Time to take down the stockings, tuck away the ornaments and get shopping! Because as any bargain-hunter knows, the disappointment that comes from not getting what you want under the tree is easily forgotten by trading up for something better in the January sales.
That may be the hope of VW chief executive Matthias Mueller who told me at the Paris Motor Show in September that he wanted a Christmas gift from the US Department of Justice (DOJ), in the form of a settlement over the emissions-cheating scandal.
The carmaker went to great lengths to close the case in the US by year end –securing multi-billion dollar deals with a US judge to fix more than half a million vehicles carrying the defeat device and pledging additional funds to tackle climate change and promote electric-car sales. That’s good news for VW’s bid to move from naughty to nice in the eyes of angry customers and eco-conscious drivers, but it wasn’t enough for Santa to seal the deal with the DOJ. Nevertheless, time may be on VW’s side.
The DOJ fine is expected to be finalised before Obama leaves office on 20 January. If the settlement goes according to plan, VW could be in pole position to outperform its peers in 2017.
Lingering uncertainty surrounding the eventual bill paid to the DOJ has largely kept the stock in check. Despite a 2 per cent increase over 12 months, shares are still off around 19 per cent since their pre-diesel crisis level. Much of the bad news has arguably been priced in.
Evercore ISI analyst Arndt Ellinghorst, who holds a buy rating on VW, expects the DOJ fine to land at around $3bn, which would be covered by the company’s €18.2bn diesel provisions already set aside. Anything north of $5bn, however, would be short-term negative, he says. It would also break the current record fine under US federal environmental laws, set by BP’s charge for the Deepwater Horizon oil spill.
Speaking to me in September, VW’s Mueller refused to comment on a report that the DOJ was evaluating how much it could fine the carmaker without forcing it into bankruptcy, insisting the firm believed that current provisions were sufficient to cover legal liabilities.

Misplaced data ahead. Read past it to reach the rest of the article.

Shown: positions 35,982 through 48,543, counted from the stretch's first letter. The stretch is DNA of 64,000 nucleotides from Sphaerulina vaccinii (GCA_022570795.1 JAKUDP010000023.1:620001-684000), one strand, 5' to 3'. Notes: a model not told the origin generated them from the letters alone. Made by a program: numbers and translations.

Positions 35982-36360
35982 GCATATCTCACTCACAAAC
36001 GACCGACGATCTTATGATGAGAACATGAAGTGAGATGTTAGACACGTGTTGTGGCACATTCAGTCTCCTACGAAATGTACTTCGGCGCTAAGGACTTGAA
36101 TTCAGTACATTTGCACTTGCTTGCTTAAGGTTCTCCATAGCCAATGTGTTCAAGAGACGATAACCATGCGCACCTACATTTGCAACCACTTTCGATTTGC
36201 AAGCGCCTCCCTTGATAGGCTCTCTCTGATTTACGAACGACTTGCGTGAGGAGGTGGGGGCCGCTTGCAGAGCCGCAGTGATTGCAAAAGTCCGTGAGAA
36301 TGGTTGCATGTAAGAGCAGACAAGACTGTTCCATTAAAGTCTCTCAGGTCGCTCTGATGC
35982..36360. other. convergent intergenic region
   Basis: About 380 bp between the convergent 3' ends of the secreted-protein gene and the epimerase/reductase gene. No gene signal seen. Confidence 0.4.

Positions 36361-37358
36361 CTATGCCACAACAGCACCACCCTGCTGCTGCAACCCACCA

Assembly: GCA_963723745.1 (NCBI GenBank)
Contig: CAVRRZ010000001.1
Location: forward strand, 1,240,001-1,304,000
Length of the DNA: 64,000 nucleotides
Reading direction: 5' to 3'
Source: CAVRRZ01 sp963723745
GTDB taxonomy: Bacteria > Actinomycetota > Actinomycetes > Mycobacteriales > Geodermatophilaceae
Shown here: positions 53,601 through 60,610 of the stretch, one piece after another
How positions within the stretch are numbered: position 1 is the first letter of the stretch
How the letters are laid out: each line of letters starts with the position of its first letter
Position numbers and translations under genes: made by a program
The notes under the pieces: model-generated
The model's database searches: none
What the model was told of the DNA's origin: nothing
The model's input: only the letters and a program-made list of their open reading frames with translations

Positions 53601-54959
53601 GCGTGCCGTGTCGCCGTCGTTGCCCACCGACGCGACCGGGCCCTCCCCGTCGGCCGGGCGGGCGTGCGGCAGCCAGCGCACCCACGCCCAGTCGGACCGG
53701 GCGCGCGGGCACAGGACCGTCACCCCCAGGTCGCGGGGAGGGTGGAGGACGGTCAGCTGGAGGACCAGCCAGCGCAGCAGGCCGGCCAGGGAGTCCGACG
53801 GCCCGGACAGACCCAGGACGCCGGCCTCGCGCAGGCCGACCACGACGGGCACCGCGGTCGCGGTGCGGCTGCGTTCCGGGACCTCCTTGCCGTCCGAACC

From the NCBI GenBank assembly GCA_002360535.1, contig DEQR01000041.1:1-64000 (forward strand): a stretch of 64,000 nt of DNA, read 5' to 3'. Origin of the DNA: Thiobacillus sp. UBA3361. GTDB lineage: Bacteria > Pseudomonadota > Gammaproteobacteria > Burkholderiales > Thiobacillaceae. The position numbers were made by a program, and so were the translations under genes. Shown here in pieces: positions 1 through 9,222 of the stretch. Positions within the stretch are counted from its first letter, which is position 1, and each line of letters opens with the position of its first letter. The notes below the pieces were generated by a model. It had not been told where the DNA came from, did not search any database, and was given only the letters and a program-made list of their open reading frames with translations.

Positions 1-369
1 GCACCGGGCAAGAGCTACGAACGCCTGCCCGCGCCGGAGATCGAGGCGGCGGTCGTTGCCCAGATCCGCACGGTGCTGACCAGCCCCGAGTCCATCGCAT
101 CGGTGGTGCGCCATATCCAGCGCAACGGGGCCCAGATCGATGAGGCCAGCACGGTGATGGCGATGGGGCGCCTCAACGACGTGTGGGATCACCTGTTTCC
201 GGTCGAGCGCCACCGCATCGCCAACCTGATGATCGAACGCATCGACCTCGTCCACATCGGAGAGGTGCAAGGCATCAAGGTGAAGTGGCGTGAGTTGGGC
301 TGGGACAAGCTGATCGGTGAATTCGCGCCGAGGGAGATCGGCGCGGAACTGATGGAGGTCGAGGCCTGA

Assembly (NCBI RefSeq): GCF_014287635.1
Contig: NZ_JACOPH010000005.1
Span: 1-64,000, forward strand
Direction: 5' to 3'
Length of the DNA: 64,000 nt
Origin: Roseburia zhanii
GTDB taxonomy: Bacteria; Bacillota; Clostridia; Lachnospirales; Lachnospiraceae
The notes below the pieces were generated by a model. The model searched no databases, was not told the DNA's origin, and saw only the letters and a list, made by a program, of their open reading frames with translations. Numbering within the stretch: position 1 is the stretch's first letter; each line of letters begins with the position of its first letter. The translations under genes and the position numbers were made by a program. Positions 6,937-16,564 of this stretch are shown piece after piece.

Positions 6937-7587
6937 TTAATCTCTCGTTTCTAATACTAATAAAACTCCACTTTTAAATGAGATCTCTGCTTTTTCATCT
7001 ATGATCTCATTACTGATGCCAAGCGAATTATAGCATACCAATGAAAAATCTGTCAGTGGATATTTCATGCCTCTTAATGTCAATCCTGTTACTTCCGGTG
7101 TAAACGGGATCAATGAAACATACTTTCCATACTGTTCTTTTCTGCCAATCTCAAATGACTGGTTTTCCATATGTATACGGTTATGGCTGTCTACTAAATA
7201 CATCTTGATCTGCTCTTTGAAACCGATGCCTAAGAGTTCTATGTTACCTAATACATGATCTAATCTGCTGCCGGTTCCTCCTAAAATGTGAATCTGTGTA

The doubters surrounding VW’s investment case will point to other legal unknowns threatening the company: from shareholder lawsuits filed in Germany to fresh calls from European regulators to seek US-style compensation for drivers. But these risks pale in comparison to the punitive damages being sought in the US.
On the latter issue, recent sales data in Europe suggests drivers may be less offended by emissions-cheating than bureaucrats in Brussels. VW managed to eke out a small annual gain in market share across the EU in November for the first time since the diesel scandal.
The rebound came in the same month VW’s top brass unveiled an impressive plan to turn around profits and cut costs at the struggling namesake bank. If you’re still unconvinced that Volkswagen is close to burying its diesel sins in the dust you might be better persuaded by the same logic drawing bargain hunters to the high street this week.
VW is trading near six times 2017 earnings, compared to German rivals BMW and Daimler, which trade closer to eight and nine times full-year earnings.
It is January, after all. Time to forget the mistakes and disappointments of 2016 and shop for some discounts.